When you’re a boy, or a young man, maybe you need L’Amour’s characters. You need a Logan Sackett, who can get shot five times, carry two wounded men over a mountain, kill twenty outlaws with a pistol and knife, and still get back to camp to drink several cups of coffee and, of course, kiss the most beautiful woman in that neck of the woods.
When you’re a man, however, when you have a little bit of life under your belt, you gravitate more toward the guy who is 5’8” and nervous, who saddles his horse in the morning and goes out to repair a bit of fence. He struggles with the same fears and disappointments and moral flaws as everybody else. He’s just trying his best to live a simple life, love those around him, help out neighbors in need, dream small, with not the slightest interest in fame or fortune or all the big and sparkling things of the world.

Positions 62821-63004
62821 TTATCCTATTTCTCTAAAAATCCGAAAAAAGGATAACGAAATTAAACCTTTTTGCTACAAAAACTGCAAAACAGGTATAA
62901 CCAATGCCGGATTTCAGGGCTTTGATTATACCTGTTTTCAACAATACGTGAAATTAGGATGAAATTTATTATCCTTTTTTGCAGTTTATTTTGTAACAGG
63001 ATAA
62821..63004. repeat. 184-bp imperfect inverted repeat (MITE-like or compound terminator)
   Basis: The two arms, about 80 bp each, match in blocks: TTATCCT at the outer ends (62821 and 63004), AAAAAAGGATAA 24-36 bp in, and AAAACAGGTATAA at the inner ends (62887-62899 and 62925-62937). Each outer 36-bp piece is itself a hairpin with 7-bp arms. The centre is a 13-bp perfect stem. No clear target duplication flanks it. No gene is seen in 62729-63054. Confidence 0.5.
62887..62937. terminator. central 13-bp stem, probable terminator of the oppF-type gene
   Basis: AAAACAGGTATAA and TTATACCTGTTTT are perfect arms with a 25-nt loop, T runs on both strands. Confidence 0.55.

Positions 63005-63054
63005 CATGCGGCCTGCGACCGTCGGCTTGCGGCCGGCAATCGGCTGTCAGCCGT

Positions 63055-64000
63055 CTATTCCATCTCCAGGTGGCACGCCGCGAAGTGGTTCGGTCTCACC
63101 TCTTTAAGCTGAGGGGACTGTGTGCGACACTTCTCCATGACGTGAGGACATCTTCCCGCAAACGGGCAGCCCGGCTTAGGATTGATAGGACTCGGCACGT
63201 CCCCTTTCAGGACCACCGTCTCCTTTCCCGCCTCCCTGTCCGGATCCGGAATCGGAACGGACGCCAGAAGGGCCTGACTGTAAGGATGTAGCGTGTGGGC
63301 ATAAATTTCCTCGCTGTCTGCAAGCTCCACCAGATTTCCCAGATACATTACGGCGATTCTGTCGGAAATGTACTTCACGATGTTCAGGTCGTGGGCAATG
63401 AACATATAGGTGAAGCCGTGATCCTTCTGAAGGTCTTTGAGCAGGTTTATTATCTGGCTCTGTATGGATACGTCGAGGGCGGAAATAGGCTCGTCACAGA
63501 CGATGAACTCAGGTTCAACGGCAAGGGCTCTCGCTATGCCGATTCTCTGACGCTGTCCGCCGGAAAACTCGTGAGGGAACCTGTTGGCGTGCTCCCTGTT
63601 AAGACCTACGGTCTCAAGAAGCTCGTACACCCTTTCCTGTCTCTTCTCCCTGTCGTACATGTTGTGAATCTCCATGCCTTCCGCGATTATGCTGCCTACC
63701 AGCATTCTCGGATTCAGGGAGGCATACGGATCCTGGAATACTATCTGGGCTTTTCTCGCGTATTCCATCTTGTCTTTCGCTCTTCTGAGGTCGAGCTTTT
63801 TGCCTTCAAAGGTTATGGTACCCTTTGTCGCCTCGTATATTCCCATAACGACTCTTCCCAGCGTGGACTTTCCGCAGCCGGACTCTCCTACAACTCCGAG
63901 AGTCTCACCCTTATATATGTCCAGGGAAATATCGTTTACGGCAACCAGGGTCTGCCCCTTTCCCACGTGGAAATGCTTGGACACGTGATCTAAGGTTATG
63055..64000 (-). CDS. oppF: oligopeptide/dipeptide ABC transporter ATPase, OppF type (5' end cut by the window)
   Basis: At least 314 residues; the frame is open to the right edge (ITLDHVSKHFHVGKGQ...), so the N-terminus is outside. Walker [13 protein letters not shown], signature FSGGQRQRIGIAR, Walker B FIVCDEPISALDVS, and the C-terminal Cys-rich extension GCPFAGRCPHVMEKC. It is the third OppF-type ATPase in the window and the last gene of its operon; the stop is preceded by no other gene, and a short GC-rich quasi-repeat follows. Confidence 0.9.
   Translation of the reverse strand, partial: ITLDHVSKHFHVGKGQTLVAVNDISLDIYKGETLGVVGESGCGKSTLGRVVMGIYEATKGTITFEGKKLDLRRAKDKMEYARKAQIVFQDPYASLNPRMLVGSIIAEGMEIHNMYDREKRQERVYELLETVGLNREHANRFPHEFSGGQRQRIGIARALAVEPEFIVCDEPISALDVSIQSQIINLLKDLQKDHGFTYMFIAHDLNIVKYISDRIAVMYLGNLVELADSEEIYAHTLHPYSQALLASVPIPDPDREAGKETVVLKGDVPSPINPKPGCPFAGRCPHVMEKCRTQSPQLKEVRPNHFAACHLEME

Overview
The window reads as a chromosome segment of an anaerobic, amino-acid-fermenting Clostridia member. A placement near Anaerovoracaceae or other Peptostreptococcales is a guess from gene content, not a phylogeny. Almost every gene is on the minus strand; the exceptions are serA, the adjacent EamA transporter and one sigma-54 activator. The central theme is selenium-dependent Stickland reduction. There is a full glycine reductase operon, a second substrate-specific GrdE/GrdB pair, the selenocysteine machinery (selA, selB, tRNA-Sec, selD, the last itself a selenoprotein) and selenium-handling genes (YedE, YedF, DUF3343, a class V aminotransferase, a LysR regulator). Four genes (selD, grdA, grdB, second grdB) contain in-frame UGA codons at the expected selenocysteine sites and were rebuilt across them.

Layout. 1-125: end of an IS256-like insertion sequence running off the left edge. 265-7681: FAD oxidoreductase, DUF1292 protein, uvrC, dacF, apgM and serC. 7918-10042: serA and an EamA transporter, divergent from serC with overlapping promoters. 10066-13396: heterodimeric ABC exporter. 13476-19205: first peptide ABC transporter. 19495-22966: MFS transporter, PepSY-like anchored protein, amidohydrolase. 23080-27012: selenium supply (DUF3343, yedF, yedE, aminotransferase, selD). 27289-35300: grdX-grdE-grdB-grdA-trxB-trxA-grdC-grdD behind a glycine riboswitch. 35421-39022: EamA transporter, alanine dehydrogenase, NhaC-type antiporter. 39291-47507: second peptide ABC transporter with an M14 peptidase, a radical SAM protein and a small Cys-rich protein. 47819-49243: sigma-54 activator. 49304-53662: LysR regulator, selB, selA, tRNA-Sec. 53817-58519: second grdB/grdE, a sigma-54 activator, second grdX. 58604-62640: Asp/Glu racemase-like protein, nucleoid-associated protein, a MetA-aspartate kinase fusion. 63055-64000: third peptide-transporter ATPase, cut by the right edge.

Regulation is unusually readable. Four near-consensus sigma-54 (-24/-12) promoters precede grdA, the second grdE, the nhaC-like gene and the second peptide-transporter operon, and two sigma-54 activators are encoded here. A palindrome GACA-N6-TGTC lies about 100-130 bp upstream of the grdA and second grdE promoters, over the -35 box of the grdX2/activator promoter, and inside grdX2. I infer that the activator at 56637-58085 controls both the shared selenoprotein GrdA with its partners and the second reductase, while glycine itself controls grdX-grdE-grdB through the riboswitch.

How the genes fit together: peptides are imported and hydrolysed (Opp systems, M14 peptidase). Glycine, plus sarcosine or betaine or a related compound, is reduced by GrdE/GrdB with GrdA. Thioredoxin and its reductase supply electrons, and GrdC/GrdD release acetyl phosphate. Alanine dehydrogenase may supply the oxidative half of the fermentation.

Dad was an Elmer Kelton kind of man. He was living what St. Paul, in 1 Thessalonians 4:11, described when he said, “Make it your ambition to lead a quiet life.” Dad himself said that his greatest aspiration was “to own a little land, raise horses, and have a good family.” He got all three. Twenty acres a few miles to the north of Shamrock, TX. A string of mares and studs and geldings through the years. And a good family, all of us here, all of us whose lives have been enriched, in ways both small and great, by the man who realized that bigger isn’t always better. Sometimes it’s just bigger.